Nanotechnology Now

Our NanoNews Digest Sponsors



Heifer International

Wikipedia Affiliate Button


android tablet pc

Home > Press > Argonne "homegrown" hybrid solar cell aims for low-cost power

This computer-generated image shows nanotubes, 10,000 times smaller than the width of a human hair, which comprise a new technique developed at Argonne for "growing" solar cells. 

Image courtesy Seth Darling (of the Center for Nanoscale Materials) and Argonne National Laboratory.
This computer-generated image shows nanotubes, 10,000 times smaller than the width of a human hair, which comprise a new technique developed at Argonne for "growing" solar cells. Image courtesy Seth Darling (of the Center for Nanoscale Materials) and Argonne National Laboratory.

Abstract:
Scientists at the U.S. Department of Energy's (DOE) Argonne National Laboratory have refined a technique to manufacture solar cells by creating tubes of semiconducting material and then "growing" polymers directly inside them. The method has the potential to be significantly cheaper than the process used to make today's commercial solar cells.

Argonne "homegrown" hybrid solar cell aims for low-cost power

Lemont, IL | Posted on December 1st, 2009

Because the production costs of today's generation of solar cells prevent them from competing economically with fossil fuels, Argonne researchers are working to re-imagine the solar cell's basic design. Most current solar cells use crystalline silicon or cadmium telluride, but growing a high-purity crystal is energy- and labor-intensive, making the cells expensive.

The next generation, called hybrid solar cells, uses a blend of cheaper organic and inorganic materials. To combine these materials effectively, Argonne researchers created a new technique to grow organic polymers directly inside inorganic nanotubes.

At its most basic level, solar cell technology relies on a series of processes initiated when photons, or particles of light, strike semiconducting material. When a photon hits the cell, it excites one electron out of its initial state, leaving behind a "hole" of positive charge.

Hybrid solar cells contain two separate types of semiconducting material: one conducts electrons, the other holes. At the junction between the two semiconductors, the electron-hole pair gets pulled apart, creating a current.

In the study, Argonne nanoscientist Seth Darling and colleagues at Argonne and the University of Chicago had to rethink the geometry of the two materials. If the two semiconductors are placed too far apart, the electron-hole pair will die in transit. However, if they're packed too closely, the separated charges won't make it out of the cell.

In designing an alternative, scientists paired an electron-donating conjugated polymer with the electron acceptor titanium dioxide (TiO2).

Titanium dioxide readily forms miniscule tubes just tens of nanometers across—10,000 times smaller than a human hair. Rows of tiny, uniform nanotubes sprout across a film of titanium that has been submerged in an electrochemical bath.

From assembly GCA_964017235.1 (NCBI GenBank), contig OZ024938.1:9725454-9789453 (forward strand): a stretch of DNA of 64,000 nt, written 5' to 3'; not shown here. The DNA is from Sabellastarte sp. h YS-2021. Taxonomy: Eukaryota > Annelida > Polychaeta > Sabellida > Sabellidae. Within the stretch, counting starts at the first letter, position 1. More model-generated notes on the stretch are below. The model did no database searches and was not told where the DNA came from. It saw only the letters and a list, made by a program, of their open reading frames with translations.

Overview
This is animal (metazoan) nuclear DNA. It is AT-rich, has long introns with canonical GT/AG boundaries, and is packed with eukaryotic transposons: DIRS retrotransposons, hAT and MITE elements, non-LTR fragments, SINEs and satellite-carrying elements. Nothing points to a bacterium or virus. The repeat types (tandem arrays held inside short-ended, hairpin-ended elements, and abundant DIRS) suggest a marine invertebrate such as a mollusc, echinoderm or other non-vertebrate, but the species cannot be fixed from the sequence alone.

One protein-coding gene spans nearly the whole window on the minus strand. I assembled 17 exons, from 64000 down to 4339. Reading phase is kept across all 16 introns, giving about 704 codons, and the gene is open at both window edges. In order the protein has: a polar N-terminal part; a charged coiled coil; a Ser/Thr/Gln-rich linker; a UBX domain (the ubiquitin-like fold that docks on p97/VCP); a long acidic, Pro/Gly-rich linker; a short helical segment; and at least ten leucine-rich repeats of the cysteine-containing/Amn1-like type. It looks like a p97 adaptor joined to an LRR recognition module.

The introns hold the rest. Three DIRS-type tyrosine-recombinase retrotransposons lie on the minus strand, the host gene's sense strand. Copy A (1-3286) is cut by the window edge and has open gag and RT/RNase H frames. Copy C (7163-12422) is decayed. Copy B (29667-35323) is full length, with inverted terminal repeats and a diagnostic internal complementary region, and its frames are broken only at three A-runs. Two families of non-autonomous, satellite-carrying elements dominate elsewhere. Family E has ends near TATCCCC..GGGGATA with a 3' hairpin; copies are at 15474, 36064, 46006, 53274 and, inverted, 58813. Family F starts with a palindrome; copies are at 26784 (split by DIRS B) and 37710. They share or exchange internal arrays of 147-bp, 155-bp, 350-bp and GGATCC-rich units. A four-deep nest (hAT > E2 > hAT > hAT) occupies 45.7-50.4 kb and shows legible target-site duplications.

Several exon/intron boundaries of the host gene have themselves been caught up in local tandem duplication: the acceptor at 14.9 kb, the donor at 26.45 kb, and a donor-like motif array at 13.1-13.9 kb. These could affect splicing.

The next step required the researchers to fill the nanotubes with the organic polymer—a frustrating process.

"Filling nanotubes with polymer is like trying to stuff wet spaghetti into a table full of tiny holes," Darling said. "The polymer ends up bending and twisting, which leads to inefficiencies both because it traps pockets of air as it goes and because twisted polymers don't conduct charges as well.

"In addition, this polymer doesn't like titanium dioxide," Darling added. "So it pulls away from the interface whenever it can."

Trying to sidestep this problem, the team hit on the idea of growing the polymer directly inside the tubes. They filled the tubes with a polymer precursor, turned on ultraviolet light, and let the polymers grow within the tubes.

Grown this way, the polymer doesn't shy away from the TiO2. In fact, tests suggest the two materials actually mingle at the molecular level; together they are able to capture light at wavelengths inaccessible to either of the two materials alone. This "homegrown" method is potentially much less expensive than the energy-intensive process that produces the silicon crystals used in today's solar cells.

These devices dramatically outperform those fabricated by filling the nanotubes with pre-grown polymer, producing about 10 times more electricity from absorbed sunlight. The solar cells produced by this technique, however, do not currently harness as much of the available energy from sunlight as silicon cells can. Darling hopes that further experiments will improve the cells' efficiency.

The paper, entitled "Improved Hybrid Solar Cells via in situ UV Polymerization", was published in the journal Small and is available online.

Funding for this research was provided by the Department of Energy's Office of Basic Energy Sciences and by the NSF-Materials Research Science and Engineering Center at the University of Chicago.

####

About Argonne National Laboratory